Real estate is a highly unique product. No two buyers are identical and neither are the buying situations. And while we can and do ask the client all the right questions about wants and needs, buyers can still baffle us when they reach a decision. This is because the decision to buy isn’t always based on logic alone, but rather it is a combination of real estate selling (logically driven) points and homebuyer hot button (emotionally driven) issues.
So how can we uncover all the issues that influence the decision to buy? Or, how can we sell to the heart as well as the head?
Real Estate Selling Points: The logical side of buying
Selling points are black and white. The points you need to pitch to a buyer will be a direct result of the buyers needs and wants. This list of needs and wants should stem from the home seller client questionnaire you had them fill out, or from an interview with the clients prior to viewing homes. But, like all tools, use selling points wisely.
If the home you are showing has a flyer, highlight the main selling points of the home to your buyers before you arrive.
Use the client’s language to hit on selling points. If they said they wanted a “spacious and bright kitchen,” you should present the home as having, “a spacious and bright kitchen.” It’s parroting, and it seems simple, but it shows buyers you have been listening to their needs.
Use a pro and con list of the home with the main selling points that the client gave you at the top of the pro list.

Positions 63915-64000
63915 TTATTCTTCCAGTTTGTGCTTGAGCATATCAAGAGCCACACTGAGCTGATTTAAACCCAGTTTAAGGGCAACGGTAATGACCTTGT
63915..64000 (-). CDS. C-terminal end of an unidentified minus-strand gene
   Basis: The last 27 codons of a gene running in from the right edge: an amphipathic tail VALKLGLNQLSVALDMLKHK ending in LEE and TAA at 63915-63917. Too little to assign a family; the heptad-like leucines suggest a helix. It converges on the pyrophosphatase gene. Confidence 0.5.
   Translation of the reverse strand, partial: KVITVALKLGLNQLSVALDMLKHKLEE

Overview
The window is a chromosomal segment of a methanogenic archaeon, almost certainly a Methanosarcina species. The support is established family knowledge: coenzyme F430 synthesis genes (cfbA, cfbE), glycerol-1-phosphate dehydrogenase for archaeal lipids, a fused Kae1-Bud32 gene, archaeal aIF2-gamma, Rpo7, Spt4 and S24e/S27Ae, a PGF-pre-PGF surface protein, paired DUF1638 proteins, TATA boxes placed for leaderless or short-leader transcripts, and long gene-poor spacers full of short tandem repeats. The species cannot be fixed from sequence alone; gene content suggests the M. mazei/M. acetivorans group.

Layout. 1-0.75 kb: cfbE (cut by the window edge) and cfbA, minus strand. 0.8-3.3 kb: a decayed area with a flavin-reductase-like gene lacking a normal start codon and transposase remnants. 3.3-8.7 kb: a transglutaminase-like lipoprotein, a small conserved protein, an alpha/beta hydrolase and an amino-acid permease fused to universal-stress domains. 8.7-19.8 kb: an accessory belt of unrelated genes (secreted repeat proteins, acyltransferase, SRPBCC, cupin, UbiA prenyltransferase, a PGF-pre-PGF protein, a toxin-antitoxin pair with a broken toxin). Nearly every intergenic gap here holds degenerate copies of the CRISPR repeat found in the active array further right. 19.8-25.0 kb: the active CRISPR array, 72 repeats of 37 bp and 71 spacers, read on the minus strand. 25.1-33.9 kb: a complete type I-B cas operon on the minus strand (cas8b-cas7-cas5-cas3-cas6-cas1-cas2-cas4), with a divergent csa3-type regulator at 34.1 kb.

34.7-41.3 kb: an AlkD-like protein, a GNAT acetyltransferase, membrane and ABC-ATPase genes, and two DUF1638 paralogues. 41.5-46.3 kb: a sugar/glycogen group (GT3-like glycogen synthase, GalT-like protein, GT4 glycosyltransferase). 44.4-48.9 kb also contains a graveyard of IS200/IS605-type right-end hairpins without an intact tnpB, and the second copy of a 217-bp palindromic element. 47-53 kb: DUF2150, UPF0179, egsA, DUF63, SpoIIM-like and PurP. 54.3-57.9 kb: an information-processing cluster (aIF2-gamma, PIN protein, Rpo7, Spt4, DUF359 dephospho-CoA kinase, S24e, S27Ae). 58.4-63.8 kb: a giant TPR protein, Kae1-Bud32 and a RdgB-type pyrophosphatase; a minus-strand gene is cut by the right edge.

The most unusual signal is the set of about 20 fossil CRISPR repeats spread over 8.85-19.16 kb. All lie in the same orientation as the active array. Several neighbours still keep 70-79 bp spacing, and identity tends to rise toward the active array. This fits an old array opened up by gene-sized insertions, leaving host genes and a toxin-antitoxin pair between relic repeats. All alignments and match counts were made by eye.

Homebuyer Hot Buttons: The emotional side of buying
On the other end of the spectrum, are hot buttons. These are by no means black and white. This is where your client will depart from the list of needs and wants (the selling points).
They will, in the case of one client, turn down ten homes that met all of her needs only to buy a home that only met half her needs but had a massive walk-in closet simply because, “it’s bigger than my sister’s.” So what’s going on here?
Aspirations drive homebuyers. This means that you are not selling to who they actually are, but who they want to be. Their silent needs are:
A need to belong
Family and family values
Love and romance
This is where the real estate professional must learn about the client on a deeper level than just the list of wants and needs. Is community important to them? What do they consider a status symbol? Do they know where they want to be in life ten years from now? Is family important or solitude? Once you are able to get to know the client a little more, you can show them homes that will affect their lives emotionally.
It’s not always easy, but once you master how to marry real estate selling points with homebuyer hot buttons for each specific client, you will be able to streamline the buying process for both you and your clients.
How have you worked to get to know your clients and their hot button issues? Tell us in the comments below!
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